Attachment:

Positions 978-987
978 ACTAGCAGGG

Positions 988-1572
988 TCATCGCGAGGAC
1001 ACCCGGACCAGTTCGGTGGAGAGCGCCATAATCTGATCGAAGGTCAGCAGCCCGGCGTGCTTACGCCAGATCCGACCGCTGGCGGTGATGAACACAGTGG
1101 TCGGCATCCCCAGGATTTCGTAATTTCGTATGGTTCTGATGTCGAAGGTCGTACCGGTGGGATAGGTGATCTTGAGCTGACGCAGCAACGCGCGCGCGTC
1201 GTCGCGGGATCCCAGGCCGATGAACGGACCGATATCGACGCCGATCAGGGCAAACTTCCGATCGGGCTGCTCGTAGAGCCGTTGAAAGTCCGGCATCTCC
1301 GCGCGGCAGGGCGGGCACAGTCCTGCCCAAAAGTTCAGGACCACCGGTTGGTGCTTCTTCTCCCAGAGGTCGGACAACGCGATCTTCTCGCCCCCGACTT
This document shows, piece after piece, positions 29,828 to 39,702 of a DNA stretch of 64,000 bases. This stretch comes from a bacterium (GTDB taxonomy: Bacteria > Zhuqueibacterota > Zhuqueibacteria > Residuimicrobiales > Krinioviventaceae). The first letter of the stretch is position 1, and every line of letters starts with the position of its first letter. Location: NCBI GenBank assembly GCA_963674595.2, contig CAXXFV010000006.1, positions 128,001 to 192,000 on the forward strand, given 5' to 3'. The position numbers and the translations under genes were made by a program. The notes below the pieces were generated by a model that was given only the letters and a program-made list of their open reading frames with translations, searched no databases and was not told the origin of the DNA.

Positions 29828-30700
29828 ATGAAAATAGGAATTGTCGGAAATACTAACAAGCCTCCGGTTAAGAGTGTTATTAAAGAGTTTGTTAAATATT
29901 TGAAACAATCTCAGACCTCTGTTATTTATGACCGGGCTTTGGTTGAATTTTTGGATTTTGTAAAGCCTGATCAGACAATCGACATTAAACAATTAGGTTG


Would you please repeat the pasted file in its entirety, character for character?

Positions 978-987
978 ACTAGCAGGG

Positions 988-1572
988 TCATCGCGAGGAC
1001 ACCCGGACCAGTTCGGTGGAGAGCGCCATAATCTGATCGAAGGTCAGCAGCCCGGCGTGCTTACGCCAGATCCGACCGCTGGCGGTGATGAACACAGTGG
1101 TCGGCATCCCCAGGATTTCGTAATTTCGTATGGTTCTGATGTCGAAGGTCGTACCGGTGGGATAGGTGATCTTGAGCTGACGCAGCAACGCGCGCGCGTC
1201 GTCGCGGGATCCCAGGCCGATGAACGGACCGATATCGACGCCGATCAGGGCAAACTTCCGATCGGGCTGCTCGTAGAGCCGTTGAAAGTCCGGCATCTCC
1301 GCGCGGCAGGGCGGGCACAGTCCTGCCCAAAAGTTCAGGACCACCGGTTGGTGCTTCTTCTCCCAGAGGTCGGACAACGCGATCTTCTCGCCCCCGACTT
This document shows, piece after piece, positions 29,828 to 39,702 of a DNA stretch of 64,000 bases. This stretch comes from a bacterium (GTDB taxonomy: Bacteria > Zhuqueibacterota > Zhuqueibacteria > Residuimicrobiales > Krinioviventaceae). The first letter of the stretch is position 1, and every line of letters starts with the position of its first letter. Location: NCBI GenBank assembly GCA_963674595.2, contig CAXXFV010000006.1, positions 128,001 to 192,000 on the forward strand, given 5' to 3'. The position numbers and the translations under genes were made by a program. The notes below the pieces were generated by a model that was given only the letters and a program-made list of their open reading frames with translations, searched no databases and was not told the origin of the DNA.

Positions 29828-30700
29828 ATGAAAATAGGAATTGTCGGAAATACTAACAAGCCTCCGGTTAAGAGTGTTATTAAAGAGTTTGTTAAATATT
29901 TGAAACAATCTCAGACCTCTGTTATTTATGACCGGGCTTTGGTTGAATTTTTGGATTTTGTAAAGCCTGATCAGACAATCGACATTAAACAATTAGGTTG